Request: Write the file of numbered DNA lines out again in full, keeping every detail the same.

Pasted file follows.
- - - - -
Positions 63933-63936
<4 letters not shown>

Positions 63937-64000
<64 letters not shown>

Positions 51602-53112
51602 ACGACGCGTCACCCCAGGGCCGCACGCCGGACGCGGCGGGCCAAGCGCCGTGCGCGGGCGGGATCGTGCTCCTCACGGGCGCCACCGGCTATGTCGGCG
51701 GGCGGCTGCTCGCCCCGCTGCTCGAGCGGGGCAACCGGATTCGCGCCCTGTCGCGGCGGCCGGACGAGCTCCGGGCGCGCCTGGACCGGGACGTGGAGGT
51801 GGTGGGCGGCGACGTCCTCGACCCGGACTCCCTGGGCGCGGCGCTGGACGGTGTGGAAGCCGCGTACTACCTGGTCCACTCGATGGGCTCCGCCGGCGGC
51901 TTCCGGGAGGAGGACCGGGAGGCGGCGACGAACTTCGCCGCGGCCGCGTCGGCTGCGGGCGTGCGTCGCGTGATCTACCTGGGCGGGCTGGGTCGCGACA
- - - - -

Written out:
Positions 63933-63936
<4 letters not shown>

Positions 63937-64000
<64 letters not shown>

Positions 51602-53112
51602 ACGACGCGTCACCCCAGGGCCGCACGCCGGACGCGGCGGGCCAAGCGCCGTGCGCGGGCGGGATCGTGCTCCTCACGGGCGCCACCGGCTATGTCGGCG
51701 GGCGGCTGCTCGCCCCGCTGCTCGAGCGGGGCAACCGGATTCGCGCCCTGTCGCGGCGGCCGGACGAGCTCCGGGCGCGCCTGGACCGGGACGTGGAGGT
51801 GGTGGGCGGCGACGTCCTCGACCCGGACTCCCTGGGCGCGGCGCTGGACGGTGTGGAAGCCGCGTACTACCTGGTCCACTCGATGGGCTCCGCCGGCGGC
51901 TTCCGGGAGGAGGACCGGGAGGCGGCGACGAACTTCGCCGCGGCCGCGTCGGCTGCGGGCGTGCGTCGCGTGATCTACCTGGGCGGGCTGGGTCGCGACA